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PATT Call for Proposals for Semester 2011A

16:45 BST 19 August 2010

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The Liverpool Telescope Time Allocation Committee (TAC) is now accepting proposals for PATT time for observations in Semester 2011A (1st February 2011 to 31st July 2011). A call for reactive time proposals for small amounts of reserved 10B time will follow. Applicants may apply under both calls within the guidance of each.

Time available and deadline

The deadline for submission is 30th September 2010. The total available time for PATT users in 2011A excluding pre-allocated time is around 185 hours. This is a considerable increase on previous A-semester availability due to significant increases in operational efficiency, although a large amount of time was pre- allocated from 10B proposals. Time will be approximately uniformly distributed between Priority A and B. Twice as much time is allocated to average categories than to good and spectroscopic categories to account for typical distribution of conditions.

Instrument availability

The instruments available are RATCam, RINGO2, RISE and FRODOSpec:

  • RATCam is an optical CCD camera with a 4.6 4.6 arcmin field of view. The available filters are Sloan u’, g’, r’, i’, z’, Bessell B and V, and Hα. Observations can also be obtained without filters.
  • The RINGO2 polarimeter is a new JMU Astrophysics Research Institute internally-funded fast-track instrument offering significant improvements on RINGO.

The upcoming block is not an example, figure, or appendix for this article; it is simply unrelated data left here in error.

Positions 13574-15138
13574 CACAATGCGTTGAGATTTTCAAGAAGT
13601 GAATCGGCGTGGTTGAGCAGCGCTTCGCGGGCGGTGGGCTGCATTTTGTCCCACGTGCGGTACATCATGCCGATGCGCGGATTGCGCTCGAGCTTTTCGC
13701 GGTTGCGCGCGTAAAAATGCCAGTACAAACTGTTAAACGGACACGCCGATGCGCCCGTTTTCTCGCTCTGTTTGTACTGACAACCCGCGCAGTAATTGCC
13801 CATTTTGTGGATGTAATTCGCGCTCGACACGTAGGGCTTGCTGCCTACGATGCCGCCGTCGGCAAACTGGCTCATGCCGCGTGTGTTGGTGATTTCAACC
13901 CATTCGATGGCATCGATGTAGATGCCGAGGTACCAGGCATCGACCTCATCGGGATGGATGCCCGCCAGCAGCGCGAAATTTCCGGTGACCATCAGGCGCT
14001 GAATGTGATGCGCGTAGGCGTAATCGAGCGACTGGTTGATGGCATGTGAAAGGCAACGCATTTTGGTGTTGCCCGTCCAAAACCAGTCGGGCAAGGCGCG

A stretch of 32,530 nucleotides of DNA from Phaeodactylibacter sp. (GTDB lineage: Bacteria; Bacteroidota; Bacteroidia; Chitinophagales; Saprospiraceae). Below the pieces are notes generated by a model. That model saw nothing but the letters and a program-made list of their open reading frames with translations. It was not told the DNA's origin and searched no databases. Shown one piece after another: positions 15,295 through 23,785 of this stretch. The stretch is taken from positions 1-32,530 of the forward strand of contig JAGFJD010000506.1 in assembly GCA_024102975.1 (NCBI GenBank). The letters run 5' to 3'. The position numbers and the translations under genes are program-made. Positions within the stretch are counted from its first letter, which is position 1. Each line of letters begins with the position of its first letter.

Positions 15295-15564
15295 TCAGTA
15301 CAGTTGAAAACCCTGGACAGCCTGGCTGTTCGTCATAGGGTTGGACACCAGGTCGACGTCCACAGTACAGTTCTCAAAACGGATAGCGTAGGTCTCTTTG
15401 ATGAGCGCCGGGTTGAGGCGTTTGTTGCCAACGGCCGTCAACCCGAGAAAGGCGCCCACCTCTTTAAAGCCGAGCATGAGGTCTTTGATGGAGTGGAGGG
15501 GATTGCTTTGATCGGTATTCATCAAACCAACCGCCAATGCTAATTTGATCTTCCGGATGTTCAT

• RISE is a fast-readout camera developed in collaboration with Queens University Belfast. It has a fixed "V+R" filter (similar to that used in RINGO) and reimaging optics giving a 7x7 arcmin field of view. An e2V frame transfer detector is used to obtain a cycle time of less than 1 second
  • FRODOSpec is the multi-purpose integral-field input spectrograph. The specification allows observations at 380 to 1000 nm in either low (~2400) or high (~5400) resolution mode. The IFU provides a 12x12 lenslet array over a total field of view of ~10 arcsec.

Note that all instruments are now designated common user, but potential users are welcome to contact the LT Support Astronomers, Robert Smith or Jon Marchant at ltsupport_astronomer@astro.livjm.ac.uk directly to discuss the capability of the instrument and feasibility of the observing programme well before submitting an observing proposal.


The telescope routinely observes standard stars with RATCAM only. These standards will be taken in B,V,r,i and z (i.e. g,U and H alpha standards will NOT be taken). NO standards will be taken for remaining instruments (RISE, RINGO, FRODOSpec). Observers who wish to obtain standards, apart from those that are routinely observed, will need to include observations of these standards in their own programmes. Information on all these instruments is available HERE.

Proposal process

Applications are submitted in two phases:

Phase 1 – the science definition phase

Phase 1 proposals are sent to the Telescope Allocation Committee (TAC) outlining the science case for observation and, in particular, why they are suitable for a robotic telescope.